The auditor general examined, as part of a cyclical review of all areas of government, the Education Quality and Accountability Office, as well as the Ministry of Education's Literacy and Numeracy Secretariat. The former definitely received a more positive review than the latter. I was personally contacted a few times by the EQAO both in advance of and after the release of the AG's report Monday-- the opportunities to report on it in print for me are few, but this is an appropriate venue to do so. The AG's report is overall favourable to the EQAO, noting it does its job -- testing students against the established Ontario curriculum and reporting those results in a fair and efficient manner. It's also done so while reducing costs by 20% while providing the same level of service. The office has four main recommendations for the EQAO, which I've copied and pasted below without the EQAO responses. I realize this lengthens this post considerably, but it's important to have them here verbatim.
Recommendation 1: To improve the Education Quality and Accountability Office’s (EQAO’s) test development and administration process and to ensure that student assessments continue to be reliable and objective and that all students are given the opportunity to demonstrate their competence, the EQAO should:The EQAO's response to most recommendations demonstrates either that it is making changes to meet the recommendations for pending assessments or that it will take the matter under advisement. Under the third set of recommendations I would love to see those come into play-- as an example, today one has to go to the so-called blue pages at the Ontario College of Teachers to see where some have flaunted test procedures.
• highlight to principals and teachers any significant changes in the compliance requirements outlined in the guides to administer EQAO testing;
• improve the process for selecting the schools visited by quality assurance monitors to ensure that all school boards and large private schools are periodically monitored;
• assess the equity of including exempt students in the overall assessment results as having not met the provincial standard; and
• identify schools and school boards where the number of exempt students appears to be relatively high and follow up to ensure that exemptions are justified.
Recommendation 2: To improve the assessment marking process to ensure that results continue to be valid, consistent, and reliable, the Education Quality and Accountability Office should:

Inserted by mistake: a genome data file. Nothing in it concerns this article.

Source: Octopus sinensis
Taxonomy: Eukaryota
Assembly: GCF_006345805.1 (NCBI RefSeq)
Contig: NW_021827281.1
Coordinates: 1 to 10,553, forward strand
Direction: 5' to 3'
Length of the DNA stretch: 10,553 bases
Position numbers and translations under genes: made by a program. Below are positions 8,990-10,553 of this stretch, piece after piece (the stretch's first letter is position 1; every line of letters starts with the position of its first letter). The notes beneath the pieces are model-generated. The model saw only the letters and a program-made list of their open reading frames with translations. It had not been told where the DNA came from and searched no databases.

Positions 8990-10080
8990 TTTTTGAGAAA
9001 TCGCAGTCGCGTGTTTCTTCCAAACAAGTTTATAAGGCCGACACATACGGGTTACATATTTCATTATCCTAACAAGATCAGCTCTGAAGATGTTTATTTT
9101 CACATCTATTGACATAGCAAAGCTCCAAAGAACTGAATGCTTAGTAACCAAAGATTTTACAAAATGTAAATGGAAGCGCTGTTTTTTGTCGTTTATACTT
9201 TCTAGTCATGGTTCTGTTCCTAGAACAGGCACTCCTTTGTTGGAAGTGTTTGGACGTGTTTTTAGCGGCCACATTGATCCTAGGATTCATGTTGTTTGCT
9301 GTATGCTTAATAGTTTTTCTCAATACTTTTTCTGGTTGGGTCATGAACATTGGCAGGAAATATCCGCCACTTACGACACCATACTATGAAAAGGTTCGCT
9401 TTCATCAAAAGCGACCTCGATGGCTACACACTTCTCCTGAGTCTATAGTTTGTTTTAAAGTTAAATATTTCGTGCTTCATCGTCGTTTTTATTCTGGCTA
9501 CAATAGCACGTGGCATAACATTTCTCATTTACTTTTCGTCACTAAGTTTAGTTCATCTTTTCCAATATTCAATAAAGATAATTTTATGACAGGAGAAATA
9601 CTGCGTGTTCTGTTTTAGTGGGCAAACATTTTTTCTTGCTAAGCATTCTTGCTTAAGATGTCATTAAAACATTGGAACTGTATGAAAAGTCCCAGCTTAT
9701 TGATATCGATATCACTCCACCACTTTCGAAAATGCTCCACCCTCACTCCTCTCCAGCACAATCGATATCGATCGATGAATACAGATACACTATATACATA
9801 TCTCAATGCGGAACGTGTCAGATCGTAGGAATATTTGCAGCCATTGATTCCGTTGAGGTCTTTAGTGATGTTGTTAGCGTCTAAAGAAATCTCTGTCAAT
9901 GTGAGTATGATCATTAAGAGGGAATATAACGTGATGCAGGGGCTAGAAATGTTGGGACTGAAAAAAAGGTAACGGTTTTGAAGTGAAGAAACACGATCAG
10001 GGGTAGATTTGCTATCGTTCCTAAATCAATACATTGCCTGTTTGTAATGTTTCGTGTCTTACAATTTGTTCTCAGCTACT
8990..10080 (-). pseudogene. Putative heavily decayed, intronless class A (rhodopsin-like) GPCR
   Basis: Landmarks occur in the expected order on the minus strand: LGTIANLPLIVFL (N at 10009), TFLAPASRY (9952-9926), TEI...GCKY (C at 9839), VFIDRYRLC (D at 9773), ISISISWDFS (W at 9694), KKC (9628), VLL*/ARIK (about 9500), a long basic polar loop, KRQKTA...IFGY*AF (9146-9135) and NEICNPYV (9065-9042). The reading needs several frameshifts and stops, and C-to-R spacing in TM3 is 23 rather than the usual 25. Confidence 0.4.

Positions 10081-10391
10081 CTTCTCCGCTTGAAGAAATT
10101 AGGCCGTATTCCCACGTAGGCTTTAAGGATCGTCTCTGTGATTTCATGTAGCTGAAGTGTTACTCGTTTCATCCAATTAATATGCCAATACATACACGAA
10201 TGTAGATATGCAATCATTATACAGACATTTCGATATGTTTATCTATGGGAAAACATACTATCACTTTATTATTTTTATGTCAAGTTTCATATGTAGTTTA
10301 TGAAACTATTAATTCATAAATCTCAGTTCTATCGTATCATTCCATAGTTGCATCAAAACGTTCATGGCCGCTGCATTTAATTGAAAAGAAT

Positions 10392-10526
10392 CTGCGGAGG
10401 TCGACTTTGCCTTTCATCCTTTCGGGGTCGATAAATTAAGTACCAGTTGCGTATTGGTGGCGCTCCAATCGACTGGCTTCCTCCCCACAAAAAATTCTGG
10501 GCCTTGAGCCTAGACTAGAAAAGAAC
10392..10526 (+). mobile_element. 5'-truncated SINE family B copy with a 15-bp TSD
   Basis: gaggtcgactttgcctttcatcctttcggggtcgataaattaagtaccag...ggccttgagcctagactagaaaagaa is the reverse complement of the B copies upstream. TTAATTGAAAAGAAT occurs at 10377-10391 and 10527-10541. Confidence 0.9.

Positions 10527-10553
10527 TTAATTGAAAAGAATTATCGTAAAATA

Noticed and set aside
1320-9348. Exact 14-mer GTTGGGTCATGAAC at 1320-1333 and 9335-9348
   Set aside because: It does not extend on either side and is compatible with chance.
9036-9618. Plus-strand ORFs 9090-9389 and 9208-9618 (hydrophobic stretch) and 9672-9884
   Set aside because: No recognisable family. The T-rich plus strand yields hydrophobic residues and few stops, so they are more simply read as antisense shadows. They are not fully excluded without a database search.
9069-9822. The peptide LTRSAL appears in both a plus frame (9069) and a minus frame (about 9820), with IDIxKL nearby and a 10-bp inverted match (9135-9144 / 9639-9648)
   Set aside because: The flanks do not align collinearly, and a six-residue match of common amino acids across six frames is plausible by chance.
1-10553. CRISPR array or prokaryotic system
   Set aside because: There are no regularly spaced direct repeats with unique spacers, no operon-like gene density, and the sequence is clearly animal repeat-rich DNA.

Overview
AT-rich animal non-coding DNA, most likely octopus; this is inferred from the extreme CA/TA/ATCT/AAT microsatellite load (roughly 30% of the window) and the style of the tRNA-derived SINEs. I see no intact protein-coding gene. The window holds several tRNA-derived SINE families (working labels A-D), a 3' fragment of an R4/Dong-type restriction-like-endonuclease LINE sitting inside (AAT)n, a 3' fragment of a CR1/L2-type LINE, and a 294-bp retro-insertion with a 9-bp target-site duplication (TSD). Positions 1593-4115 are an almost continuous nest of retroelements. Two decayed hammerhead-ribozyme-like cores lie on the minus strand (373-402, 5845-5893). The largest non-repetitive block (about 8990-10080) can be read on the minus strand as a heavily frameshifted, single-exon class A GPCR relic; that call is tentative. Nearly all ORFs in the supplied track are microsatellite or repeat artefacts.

• consider adopting on-line training for assessment markers;
• examine different methods to increase the number of validity reads for each marker, especially early in the marking process; and
• consider implementing supervisory backreading to help improve marker accuracy.
Recommendation 3: To ensure that assessment results continue to be reliable, consistent, and valid, the Education Quality and Accountability Office (EQAO) should enhance its quality assurance procedures by:
• implementing a formal complaints process to help determine if there are any trends and to identify potential actions that could prevent non-compliance with assessment guidelines or student cheating;
• considering more complete disclosure when test results at a particular school are withheld as a deterrent against non-compliance with assessment guidelines;
• outlining in its administration guides potential penalties for violating EQAO policy;
• tailoring its quality assurance processes to address unique risks associated with different assessments;
• reviewing Grade 9 applied mathematics results to assess whether incorporating EQAO results into the student’s final markis effective in motivating students and, if so, suggest a more consistent approach; and
• investigating any abnormally large variations in school assessment results from year to year and ensuring that they are justified.
Recommendation 4: To further improve its policies and processes and the procedures designed to produce accurate and reliable reports that can be used to improve student performance, the Education Quality and Accountability Office (EQAO) should:
• consider formalizing its pilot initiative to provide more open-ended questions for principals, teachers, and students to obtain better feedback on any concerns with the assessment process and ways to improve it;
• develop a more formal outreach strategy to give all schools and school boards an opportunity to gain further insight into the value of EQAO data and how it can be used to improve student learning; and
• increase the understanding of parents and the general public of how the assessment process enhances student learning.
Compare that to the LNS portion of the audit, where five recommendations (which I won't post here or this post would start inducing somnolence) point to a need for greater control and accountability. The AG notes both dollars going out the door that aren't adequately tracked or accounted for, as well as recommending the LNS does a better job of tying its efforts into EQ and report card assessments to ensure the impacts of its programs are effectively measured and reported. I particularly liked the recommendation stating all board and school improvement plans should be a matter of public record. These are no doubt full of eduspeak and other terms, however a competent translator (such as a parents' groups, journalists, etc.) could ensure those with interest understood what each says.
Overall, sadly, both these audits got overshadowed by the sexier sections of the report on social program spending and accountability. I lamented this with an EQAO staffer on Monday, noting they got out-sexed in the report and that few media would bother with a 'good news' story on the office's audit when there was waste and scandal to report.